Greenpeace has filed a lawsuit against two major chemical companies and their PR firms for corporate espionage. The complaint alleges that Dow Chemical and Sasol — formerly CONDEA Vista — hired private investigators to spy on Greenpeace in the late 1990s. The charges of espionage center on surveillance of the Greenpeace office in Washington, D.C., and the infiltration of a community group in St. Charles, Louisiana, that was working with Greenpeace on dioxin contamination. Greenpeace accuses the corporations of engaging in this level of surveillance “with the intention of preempting, blunting, or thwarting” the organization’s environmental advocacy campaigns. For more on this story, we speak with Greenpeace USA senior researcher Charlie Cray. Dow Chemical declined to comment on the lawsuit. [includes rush transcript]
This is a rush transcript. Copy may not be in its final form.
JUAN GONZALEZ: Greenpeace has filed a federal lawsuit against Dow Chemical and Sasol North America for engaging in corporate espionage. Also named in the suit are the public relations firms Dezenhall Resources and Ketchum and the now-defunct firm Beckett Brown International. The lawsuit alleges that corporate spies stole thousands of confidential documents from Greenpeace, including campaign plans, employee records, phone records, and donor and media lists.
AMY GOODMAN: For more on the lawsuit, we’re joined now from Washington, D.C. by Greenpeace senior researcher Charlie Cray.
Charlie Cray, you’re talking about corporations that infiltrated Greenpeace around the country and stole all these documents. Explain exactly what happened.
CHARLIE CRAY: Well, Dow Chemical and Sasol Resources, which used to be CONDEA Vista, are two large chemical companies that Greenpeace was campaigning against for their emissions of dioxin and other pollutants. And Dow had these public relations companies — these two companies did — that went to this firm, this former Secret Service, FBI, NSA people, who in turn pilfered Greenpeace documents, intruded on Greenpeace property, surveilled individuals, intercepted electronic communications, and it went on and on.
And after this company fell apart, the former owner, who was left holding the bag, called a reporter, Jim Ridgeway, who published a story in Mother Jones in April of 2008, revealing some of these activities. When we read that, we launched an investigation. We collected as much evidence as we can, and we filed suit here in the District of Columbia on Monday. People can find the complaint at spygate.org, spygate.org, as well as a fraction of the supporting evidence. I mean, we have seen essentially a company that will — and the charges are laid out in the case — trespass, intrusion and RICO, which is, you know, conspiring to create an enterprise to commit illegal acts and the sharing of information among all these parties. And, you know, we’re going to take this issue to court, because we feel we have a very strong case against all these entities.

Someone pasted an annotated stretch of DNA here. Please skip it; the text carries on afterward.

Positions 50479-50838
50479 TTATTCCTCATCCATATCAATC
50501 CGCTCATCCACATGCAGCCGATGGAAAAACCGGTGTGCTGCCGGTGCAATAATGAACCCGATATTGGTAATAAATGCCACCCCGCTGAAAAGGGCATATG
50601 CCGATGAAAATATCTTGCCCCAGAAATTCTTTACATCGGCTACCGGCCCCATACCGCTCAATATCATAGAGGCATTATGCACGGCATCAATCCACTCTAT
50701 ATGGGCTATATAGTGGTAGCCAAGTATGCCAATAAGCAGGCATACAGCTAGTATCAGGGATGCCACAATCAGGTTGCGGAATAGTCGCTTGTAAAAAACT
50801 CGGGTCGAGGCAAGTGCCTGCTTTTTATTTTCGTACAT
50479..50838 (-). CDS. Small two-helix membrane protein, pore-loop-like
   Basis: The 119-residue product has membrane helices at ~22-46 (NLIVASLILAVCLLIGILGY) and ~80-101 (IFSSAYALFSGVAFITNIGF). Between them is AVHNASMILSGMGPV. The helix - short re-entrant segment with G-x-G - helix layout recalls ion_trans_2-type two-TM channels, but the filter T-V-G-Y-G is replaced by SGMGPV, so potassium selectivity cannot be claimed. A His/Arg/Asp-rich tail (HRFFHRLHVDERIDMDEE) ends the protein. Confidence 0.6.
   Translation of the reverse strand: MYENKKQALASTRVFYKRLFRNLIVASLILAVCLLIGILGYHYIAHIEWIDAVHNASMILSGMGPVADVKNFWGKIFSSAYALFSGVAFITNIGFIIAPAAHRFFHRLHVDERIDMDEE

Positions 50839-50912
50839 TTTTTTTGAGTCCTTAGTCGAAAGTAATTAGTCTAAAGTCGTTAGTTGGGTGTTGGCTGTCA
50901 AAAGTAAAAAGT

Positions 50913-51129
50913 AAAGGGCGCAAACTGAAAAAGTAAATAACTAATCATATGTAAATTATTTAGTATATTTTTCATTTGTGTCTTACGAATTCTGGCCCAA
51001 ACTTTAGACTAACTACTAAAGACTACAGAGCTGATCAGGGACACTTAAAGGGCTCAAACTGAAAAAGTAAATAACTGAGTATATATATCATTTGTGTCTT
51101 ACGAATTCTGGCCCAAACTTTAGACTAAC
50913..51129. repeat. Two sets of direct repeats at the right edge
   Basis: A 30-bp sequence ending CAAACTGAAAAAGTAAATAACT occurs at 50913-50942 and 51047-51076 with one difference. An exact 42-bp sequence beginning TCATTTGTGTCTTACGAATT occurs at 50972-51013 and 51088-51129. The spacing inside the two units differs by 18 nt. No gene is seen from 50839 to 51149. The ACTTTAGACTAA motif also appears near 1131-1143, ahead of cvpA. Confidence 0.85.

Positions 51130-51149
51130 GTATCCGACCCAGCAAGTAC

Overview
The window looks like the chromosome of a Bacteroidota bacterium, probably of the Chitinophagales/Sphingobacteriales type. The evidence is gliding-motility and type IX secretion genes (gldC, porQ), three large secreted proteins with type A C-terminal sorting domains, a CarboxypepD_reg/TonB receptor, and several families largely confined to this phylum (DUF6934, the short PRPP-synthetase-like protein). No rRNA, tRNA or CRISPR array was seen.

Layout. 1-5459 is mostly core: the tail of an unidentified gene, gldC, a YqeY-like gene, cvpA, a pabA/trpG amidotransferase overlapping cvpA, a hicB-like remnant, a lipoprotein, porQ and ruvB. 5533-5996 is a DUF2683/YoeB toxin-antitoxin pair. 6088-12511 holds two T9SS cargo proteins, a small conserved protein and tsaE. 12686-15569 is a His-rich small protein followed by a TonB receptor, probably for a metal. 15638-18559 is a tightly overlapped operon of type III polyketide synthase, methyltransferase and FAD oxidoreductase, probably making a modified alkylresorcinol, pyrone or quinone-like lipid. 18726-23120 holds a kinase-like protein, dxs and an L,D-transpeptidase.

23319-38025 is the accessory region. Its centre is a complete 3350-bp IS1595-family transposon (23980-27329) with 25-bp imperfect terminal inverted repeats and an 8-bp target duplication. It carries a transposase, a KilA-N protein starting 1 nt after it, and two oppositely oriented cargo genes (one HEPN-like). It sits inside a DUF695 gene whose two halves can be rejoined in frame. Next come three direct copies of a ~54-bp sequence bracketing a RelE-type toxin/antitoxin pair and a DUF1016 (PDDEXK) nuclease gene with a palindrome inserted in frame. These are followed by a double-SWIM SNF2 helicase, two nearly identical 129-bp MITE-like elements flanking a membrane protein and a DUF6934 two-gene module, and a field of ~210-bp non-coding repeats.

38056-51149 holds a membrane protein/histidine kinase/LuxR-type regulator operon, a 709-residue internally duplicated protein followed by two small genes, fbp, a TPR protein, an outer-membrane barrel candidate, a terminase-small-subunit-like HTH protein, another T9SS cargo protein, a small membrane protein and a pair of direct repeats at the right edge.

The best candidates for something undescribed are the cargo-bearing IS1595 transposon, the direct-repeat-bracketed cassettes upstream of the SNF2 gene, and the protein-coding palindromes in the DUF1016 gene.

AMY GOODMAN: Talk about how it all happened. I mean, this is massive, and it goes well beyond Greenpeace, when you look at these companies infiltrating your organization. Give examples for us.
CHARLIE CRAY: Well, BBI, the defunct private investigation firm, hired subcontractors, including off-duty police officers, who went through Greenpeace’s trash to find useful documents on a regular basis over two years. They did this almost twice a week on average. They also used subcontractors who had colleagues who attempted to infiltrate Greenpeace as volunteers. They cased the Greenpeace office, looking for we don’t know what, but probably doing advance scouting for people who would then intrude upon the property. We found a list of door codes. We found a folder that said “wiretap info,” which was empty. We know this company has subtracted with a company called NetSafe, which is a company that was made of former NSA officials skilled in computer hacking and things like that. So, we really don’t know the full extent of this, but what we’ve seen is incredibly shocking. And our goal is to bring this out into the light of day and to stop it if it’s still going on.
JUAN GONZALEZ: Now, in some cases, they actually — in one case that was reported, they actually used a Washington, D.C. police officer to assist them in this, and they were gathering credit card information, Social Security numbers of Greenpeace employees, as well?
CHARLIE CRAY: We found that — we found that information. We found campaign plans. We found media plans, lists of media. You can imagine what a company like Dow can do with that kind of information, preempting Greenpeace strategies and so forth. And it wasn’t just Dow. There were dozens of companies that were clients of both these PR firms and the investigative firm.
AMY GOODMAN: Charlie Cray, we want to thank you for being with us. And as Jim Ridgeway reported — and he’s the one who exposed GM spying on Ralph Nader decades ago, that was exposed in Congress, and there was a big settlement for Ralph Nader — he also reported spying targeted Friends of the Earth, GE Food Alert, the Center for Food Security, Fenton Communications. Charlie, thanks for being with us. Greenpeace is his organization. We’ll be covering Greenpeace and many other organizations from around the world as we broadcast from Cancún, Mexico, all next week at the U.N. global warming summit.
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Friday, December 3, 2010